2020 – A POTTED PERSONAL REVIEW IN PHOTOS

2020 for me started in the beautiful state of Mizoram, in North East India, where I spent Christmas and New Year. Here is the city of Aizawl, built on mountain peaks, and with wonderful sunsets.

Back home to the Dingle Penninsula, in the South West of Ireland, to enjoy, endure, survive the winter storms and the powerful, magnetic and awe inspiring Atlantic Ocean.

And experience the beautiful beach walks!

But….who could have thought…the dreadful Covid-19 came along and threw us all sideways – or worse, in some cases.

I had planned a trip to Italy in March, but had to cancel. Social life was on hold for most people.

Luckily, I was still able to walk and capture the beautiful coastal images – for a while longer, before restrictions became stricter.

More time to study the birds in my garden, through the window.

As a little experiment I recorded myself playing flute with the bird song in the garden. If the image looks upside down to you, it will correct itself when you click it.

Local sunset, below.

Lockdown to a greater or lesser extend affected all of us, world over. Our individual experience of the world became very small, as we were obliged to reduce our social contacts and curtail travel. Many shops and pubs were closed. My regular trad Irish music sessions in local pubs, where I joined in with my flute were cancelled, indefinitely!

For a time my photography focused on my immediate area, and the garden. These sunsets from around the house and very local area take on a caged appearance, as indeed we were caged, all of us, in some measure.

I am very lucky that the local area has many beautiful places for walking. beaches were closed for some weeks, but cliff walks were possible.

My birthday celebration was a cliff walk, with friends. It was lovely.

Much garden navel gazing was undertaken. I never took so many photos of flowers and garden creatures before.

I never before appreciated how beautiful apple blossom can be.

Wildflowers became objects of scrutiny and much enjoyment too.

So many bees in the garden!

– And I discovered just how photogenic the humble daisies can be.

Thistles too!

I am so thankful for my good luck in being able to take many coastal walks.

Seaside and flowers together here. Lovely sea pinks make a wonderful show in early summer.

Beaches finally opened again, in June, I think. It’s all a bit blurred in my memory now, as Covid-19 figures rose and fell and lockdowns went in and out of different levels of severity.

Tourists returned in full force to the Dingle area in the summer, much to the relief of those whose livlihoods depend on tourism.

Sunsets around my area continue to fascinate, less cage-like with the summer foliage.

Lovely coastal and mountain walks. These photos were from different sides of Mount Brandon.

I updated my photos of Dingle Harbour, and took several shots around the town of Dingle.

The swallows raised two families in my shed. These first day out fledgling swallows only had a couple of weeks to grow strong before their long flight to South Africa. I wonder if they made it.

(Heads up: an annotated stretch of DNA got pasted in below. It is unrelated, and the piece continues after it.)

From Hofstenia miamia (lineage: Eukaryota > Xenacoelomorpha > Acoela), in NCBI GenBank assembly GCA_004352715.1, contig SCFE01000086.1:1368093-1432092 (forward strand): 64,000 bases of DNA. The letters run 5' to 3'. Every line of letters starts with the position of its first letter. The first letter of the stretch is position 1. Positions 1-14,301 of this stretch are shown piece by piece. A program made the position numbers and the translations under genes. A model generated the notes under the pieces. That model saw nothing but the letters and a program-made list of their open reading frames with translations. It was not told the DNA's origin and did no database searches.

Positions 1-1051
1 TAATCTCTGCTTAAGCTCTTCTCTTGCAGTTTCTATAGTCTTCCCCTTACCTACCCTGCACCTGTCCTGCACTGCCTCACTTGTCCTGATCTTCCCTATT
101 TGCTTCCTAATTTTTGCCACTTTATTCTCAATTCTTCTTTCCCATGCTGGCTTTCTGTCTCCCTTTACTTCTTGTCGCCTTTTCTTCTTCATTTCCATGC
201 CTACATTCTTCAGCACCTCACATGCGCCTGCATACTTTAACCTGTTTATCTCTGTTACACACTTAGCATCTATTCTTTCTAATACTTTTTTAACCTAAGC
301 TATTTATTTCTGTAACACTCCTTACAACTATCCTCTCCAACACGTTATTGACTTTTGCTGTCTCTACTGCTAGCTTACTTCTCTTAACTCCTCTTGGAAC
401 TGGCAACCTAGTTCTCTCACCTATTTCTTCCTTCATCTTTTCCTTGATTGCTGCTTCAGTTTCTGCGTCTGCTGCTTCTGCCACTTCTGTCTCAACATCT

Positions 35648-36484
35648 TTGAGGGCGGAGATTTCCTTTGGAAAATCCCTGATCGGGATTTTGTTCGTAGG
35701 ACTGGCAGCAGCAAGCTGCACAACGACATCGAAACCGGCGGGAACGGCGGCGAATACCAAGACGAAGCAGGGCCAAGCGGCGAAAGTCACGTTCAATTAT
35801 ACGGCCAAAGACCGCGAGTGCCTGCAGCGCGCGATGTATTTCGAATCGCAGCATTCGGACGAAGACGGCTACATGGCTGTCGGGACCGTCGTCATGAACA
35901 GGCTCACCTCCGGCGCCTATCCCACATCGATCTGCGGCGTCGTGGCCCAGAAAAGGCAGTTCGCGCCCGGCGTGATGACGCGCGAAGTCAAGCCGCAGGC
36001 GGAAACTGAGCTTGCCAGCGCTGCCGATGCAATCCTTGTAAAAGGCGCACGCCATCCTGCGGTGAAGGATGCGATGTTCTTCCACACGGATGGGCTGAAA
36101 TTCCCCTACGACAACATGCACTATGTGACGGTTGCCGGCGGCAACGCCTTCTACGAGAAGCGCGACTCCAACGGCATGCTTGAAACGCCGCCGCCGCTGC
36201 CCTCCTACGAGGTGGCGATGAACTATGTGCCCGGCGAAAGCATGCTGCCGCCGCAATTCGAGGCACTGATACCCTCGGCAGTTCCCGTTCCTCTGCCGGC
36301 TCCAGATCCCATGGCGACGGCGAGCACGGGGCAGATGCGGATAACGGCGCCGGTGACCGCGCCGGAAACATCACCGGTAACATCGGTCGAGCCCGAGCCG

Some apple trees did bear fruit, though hundreds of babies were blown off the trees in summer storms before they were ready to eat. This is the entire harvest from several young trees.

Exploring beyond my own area, as easing of Covid restrictions permitted, I visited Killarney, South Kerry, West Cork and more.

The Gap of Dunloe, near Killarney.

On Cape Clear Island, above, off the coast of West Cork.

The small mainland harbour, Baltimore, County Cork, below.

Back on local Ventry Beach, below.

In October, a cruel hand was served on Dingle. After a several months of Covid-19 related hardships, Fungie, the globally famous Dingle Dolphin disappeared, without trace. Fungie, a wild dolphin has lived in Dingle Harbour of his own free will for 37 years. He was probably about 45 years old. Missed by many, whether they made a fortune running Fungie tourist trips, or whether they were just people who loved to see and play with the dolphin. For sure, Dingle will be a different place without him. This was a major event here. It’s not easy to explain how this wild, free dolphin touched the hearts of Dingle people and many visitors from around the world.

I have no photos of Fungie, preferring to leave that to the Fungiephiles who had developed considerable expertise. Here is a video from Jeannine Masset and Rudi Schamhardt.

More local captures below.

Fungie is gone, but the Dingle Peninsula remains the same beautiful place.

An autumn forest walk, above, in Glanteenassig Wood, on the Dingle Peninsula.

December shots from Mount Eagle, below.

The Blasket Islands, above.


Snow on Mount Brandon, shot from the garden, heralding the coming of Christmas 2020

On Christmas Day on a local Ballyferriter beach, Béal Bán, some brave swimmers rushed into the cold water, with an air temperature of about 8 degrees C. I did not partake, I prefer to stick to the heated pool these days. But it was fun to be there and support them.

Recent Storm Bella, seemed to last for about three days.

I completed a number of paintings this year, and failed to complete several more – so far. I’ve dicovered that I can be more motivated in that field when I have more activity in general in my life. The slower pace of things this year seemed to diminish my motivation in the more demanding creative side.